Money, Money, Money – The power in your subscriber’s wallet
As the famous song ‘Money, Money, Money’ by Swedish pop group ABBA goes “I work all day, to pay the bills I have to pay” – today’s consumers are faced with the spiraling costs of a TV package or bundle, so it is understandable why some choose to seek alternative options. Competition has never been stronger in the TV market with many different types of TV services fighting for consumer attention and share of wallet. So how have attitudes changed to TV spending and what do customers want before considering cutting the cord?
Recent research has revealed that 26% of those who have subscribed to a new OTT service in the last 12 months have actually reduced their TV spend elsewhere by cutting other subscriptions or downgrading their general package to reduce cost. And, new analysis recently released by comScore reveals that as cord cutting continues in the US, viewers are actually consuming 60% more OTT content after cancellation.
Mike Rich, VP of Emerging Products at comScore explained “Without pay-TV competing for their attention, cord-cutters do tend to watch quite a bit more OTT content. They spend 41% more time on Netflix, 47% more time on YouTube, 45% more time on Amazon Video, and 13% more time on Hulu compared with the average OTT viewer.”
Gimme, Gimme, Gimme!
TV operators whom provide a positive customer experience can beat the odds, with a solid majority of happy subscribers willing to spend more when the quality of interactions across various providers is consistently good. 78% of consumers said that, while good content is important in choosing a digital TV service, factors such as brand reputation, flexibility, attention to customer preferences, understanding their needs and overall subscriber experience is equally crucial to keeping their business.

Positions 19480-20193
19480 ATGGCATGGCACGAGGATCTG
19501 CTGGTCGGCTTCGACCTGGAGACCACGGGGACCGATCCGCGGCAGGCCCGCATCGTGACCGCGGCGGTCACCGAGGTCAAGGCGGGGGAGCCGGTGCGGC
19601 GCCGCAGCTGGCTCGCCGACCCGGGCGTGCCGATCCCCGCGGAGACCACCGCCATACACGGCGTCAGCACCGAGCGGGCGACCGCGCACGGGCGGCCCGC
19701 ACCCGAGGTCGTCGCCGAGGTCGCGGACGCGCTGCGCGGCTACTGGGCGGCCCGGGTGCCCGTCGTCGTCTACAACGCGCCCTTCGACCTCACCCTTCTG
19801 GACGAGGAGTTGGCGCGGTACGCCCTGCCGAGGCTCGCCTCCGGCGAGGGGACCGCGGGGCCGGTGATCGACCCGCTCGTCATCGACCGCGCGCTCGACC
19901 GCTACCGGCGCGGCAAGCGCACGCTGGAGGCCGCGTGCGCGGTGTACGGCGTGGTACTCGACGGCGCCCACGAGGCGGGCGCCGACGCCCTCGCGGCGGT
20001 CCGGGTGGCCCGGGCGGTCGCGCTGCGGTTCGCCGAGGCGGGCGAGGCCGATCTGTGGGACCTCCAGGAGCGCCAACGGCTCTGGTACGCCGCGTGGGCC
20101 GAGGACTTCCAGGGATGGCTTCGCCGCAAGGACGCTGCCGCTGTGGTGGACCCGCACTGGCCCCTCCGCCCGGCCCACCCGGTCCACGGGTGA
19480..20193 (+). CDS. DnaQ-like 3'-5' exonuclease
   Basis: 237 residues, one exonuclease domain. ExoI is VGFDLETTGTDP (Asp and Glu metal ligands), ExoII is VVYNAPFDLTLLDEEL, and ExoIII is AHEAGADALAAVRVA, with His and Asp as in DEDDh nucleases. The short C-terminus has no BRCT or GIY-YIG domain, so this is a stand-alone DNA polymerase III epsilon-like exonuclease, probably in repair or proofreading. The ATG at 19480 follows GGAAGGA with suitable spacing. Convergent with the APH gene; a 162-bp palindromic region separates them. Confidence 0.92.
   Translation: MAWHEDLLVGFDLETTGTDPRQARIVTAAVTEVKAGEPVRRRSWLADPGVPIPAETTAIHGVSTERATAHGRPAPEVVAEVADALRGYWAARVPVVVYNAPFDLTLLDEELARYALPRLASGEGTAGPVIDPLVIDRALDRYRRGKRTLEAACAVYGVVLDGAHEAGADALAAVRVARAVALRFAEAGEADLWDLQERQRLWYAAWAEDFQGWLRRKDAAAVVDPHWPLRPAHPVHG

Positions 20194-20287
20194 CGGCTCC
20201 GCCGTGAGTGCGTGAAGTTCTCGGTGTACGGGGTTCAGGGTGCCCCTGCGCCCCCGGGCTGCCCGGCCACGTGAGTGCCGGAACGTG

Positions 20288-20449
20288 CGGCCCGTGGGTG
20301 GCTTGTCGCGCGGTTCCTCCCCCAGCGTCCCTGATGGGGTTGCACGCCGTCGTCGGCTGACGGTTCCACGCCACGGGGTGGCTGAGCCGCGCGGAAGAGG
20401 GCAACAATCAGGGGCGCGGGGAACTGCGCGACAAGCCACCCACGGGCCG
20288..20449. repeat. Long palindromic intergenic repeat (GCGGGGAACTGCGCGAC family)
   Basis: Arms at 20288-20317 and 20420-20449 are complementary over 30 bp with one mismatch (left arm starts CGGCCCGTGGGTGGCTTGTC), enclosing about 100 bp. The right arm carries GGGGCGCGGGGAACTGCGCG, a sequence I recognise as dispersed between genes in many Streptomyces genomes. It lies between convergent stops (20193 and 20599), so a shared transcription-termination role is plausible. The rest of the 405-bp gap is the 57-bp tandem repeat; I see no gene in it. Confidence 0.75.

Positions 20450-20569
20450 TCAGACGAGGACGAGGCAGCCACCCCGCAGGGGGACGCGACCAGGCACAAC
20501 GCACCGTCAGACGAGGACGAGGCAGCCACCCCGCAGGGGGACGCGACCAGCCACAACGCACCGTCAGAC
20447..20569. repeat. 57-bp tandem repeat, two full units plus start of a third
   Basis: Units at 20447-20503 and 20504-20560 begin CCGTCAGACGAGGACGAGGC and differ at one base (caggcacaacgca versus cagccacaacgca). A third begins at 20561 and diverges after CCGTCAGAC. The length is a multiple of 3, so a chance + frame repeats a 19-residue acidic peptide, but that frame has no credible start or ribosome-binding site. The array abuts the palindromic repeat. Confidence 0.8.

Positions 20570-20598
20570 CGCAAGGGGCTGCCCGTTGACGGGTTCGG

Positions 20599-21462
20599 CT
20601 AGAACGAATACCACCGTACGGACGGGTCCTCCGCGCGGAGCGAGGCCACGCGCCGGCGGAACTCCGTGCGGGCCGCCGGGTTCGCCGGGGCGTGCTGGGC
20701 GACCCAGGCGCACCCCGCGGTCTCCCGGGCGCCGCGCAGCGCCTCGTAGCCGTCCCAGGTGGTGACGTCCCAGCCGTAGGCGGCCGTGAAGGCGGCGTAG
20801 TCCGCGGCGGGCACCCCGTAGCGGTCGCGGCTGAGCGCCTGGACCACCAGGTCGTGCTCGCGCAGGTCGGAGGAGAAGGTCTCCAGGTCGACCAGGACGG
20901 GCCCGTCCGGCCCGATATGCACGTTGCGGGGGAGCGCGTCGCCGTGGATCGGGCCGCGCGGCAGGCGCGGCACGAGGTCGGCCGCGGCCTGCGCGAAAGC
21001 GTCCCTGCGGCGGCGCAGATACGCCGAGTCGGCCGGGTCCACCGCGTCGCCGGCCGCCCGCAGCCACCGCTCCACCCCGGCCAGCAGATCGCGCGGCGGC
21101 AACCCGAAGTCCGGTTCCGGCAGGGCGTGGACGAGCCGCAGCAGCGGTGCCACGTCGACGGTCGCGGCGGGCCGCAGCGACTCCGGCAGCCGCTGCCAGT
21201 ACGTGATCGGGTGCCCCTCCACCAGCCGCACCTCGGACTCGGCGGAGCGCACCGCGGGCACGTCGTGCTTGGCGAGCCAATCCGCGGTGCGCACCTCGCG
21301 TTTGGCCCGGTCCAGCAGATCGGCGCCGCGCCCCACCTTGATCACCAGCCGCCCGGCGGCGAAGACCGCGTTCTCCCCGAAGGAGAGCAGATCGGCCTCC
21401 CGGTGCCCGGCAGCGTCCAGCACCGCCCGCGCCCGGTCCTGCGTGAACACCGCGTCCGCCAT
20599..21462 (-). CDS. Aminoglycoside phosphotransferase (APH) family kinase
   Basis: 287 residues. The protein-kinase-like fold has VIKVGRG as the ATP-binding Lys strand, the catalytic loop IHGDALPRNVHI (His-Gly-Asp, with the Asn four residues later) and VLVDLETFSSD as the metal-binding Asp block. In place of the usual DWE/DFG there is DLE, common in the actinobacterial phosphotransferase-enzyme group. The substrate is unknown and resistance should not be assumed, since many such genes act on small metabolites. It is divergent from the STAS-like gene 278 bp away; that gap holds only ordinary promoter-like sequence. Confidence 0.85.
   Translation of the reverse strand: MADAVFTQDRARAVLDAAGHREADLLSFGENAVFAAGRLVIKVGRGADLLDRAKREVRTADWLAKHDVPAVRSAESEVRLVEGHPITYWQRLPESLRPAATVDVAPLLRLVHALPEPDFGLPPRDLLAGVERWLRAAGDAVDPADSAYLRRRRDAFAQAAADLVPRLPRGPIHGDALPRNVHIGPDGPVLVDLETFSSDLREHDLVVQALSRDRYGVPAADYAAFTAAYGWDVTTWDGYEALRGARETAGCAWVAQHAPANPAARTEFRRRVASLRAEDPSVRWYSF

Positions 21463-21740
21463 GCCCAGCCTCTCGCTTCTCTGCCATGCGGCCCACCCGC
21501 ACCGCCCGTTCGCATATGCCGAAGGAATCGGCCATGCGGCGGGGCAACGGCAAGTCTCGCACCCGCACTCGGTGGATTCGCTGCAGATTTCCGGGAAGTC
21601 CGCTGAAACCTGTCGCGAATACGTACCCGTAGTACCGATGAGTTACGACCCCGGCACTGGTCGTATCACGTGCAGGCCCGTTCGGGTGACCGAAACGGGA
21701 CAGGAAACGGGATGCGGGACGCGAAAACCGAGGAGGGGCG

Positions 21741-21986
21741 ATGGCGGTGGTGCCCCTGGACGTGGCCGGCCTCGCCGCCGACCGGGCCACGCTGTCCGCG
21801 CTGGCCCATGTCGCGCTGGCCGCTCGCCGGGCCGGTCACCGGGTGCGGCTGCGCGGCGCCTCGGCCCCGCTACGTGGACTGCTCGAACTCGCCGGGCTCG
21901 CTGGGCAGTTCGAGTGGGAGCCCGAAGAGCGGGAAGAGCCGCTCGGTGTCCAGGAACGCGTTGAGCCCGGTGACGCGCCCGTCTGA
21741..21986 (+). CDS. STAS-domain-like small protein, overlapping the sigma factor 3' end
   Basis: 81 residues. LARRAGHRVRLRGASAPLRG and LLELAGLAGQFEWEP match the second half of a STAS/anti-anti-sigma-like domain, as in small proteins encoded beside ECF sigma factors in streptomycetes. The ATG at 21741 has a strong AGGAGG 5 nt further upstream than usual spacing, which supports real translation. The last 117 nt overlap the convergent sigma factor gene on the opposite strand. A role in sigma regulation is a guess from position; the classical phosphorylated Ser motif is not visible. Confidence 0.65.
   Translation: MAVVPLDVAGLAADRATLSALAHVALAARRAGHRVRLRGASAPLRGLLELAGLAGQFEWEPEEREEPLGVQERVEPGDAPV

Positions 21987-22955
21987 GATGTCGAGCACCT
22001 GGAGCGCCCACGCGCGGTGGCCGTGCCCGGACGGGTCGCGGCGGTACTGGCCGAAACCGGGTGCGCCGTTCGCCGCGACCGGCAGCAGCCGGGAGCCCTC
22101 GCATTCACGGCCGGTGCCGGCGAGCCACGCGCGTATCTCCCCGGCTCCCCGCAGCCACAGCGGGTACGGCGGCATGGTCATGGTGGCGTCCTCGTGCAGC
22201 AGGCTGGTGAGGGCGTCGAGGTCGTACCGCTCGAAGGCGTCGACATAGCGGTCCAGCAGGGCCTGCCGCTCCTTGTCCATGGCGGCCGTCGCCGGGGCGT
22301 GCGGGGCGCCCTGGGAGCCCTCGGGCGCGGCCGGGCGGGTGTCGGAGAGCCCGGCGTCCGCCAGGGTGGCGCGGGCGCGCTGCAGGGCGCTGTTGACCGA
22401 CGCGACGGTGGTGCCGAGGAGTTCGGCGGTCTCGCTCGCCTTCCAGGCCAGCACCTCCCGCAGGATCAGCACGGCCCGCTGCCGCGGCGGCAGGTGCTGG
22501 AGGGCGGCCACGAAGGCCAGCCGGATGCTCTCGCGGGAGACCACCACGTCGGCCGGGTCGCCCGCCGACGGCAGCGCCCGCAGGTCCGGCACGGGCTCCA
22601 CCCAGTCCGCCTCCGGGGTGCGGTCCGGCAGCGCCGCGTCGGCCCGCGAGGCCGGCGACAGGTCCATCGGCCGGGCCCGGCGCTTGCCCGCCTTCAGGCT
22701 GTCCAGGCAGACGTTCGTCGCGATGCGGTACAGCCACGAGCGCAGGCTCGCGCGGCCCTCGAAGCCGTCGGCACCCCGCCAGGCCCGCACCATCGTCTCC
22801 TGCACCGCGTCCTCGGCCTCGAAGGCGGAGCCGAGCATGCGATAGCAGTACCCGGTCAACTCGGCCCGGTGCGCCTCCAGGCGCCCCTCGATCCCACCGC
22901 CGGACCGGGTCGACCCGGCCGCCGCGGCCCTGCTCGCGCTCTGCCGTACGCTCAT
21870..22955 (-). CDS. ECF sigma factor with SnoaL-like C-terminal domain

Knowing me, Knowing you
To stay on the right side of the TV spend equation, TV operators need to ensure they provide a consistently positive customer experience beyond just content offering and not giving their customers a reason to reduce costs in the first place.
With the ‘dip in, dip out’ approach towards TV services being so popular, operators must try harder to really understanding what their customers are looking for and being able to give them the best suggestions and service possible to avoid this happening. By giving customers what they want, whether it’s improved service, a more appropriate package, the right mix of content, pricing that fits, good communications, or a better range of options, it could mean the difference between if they stay or if they go.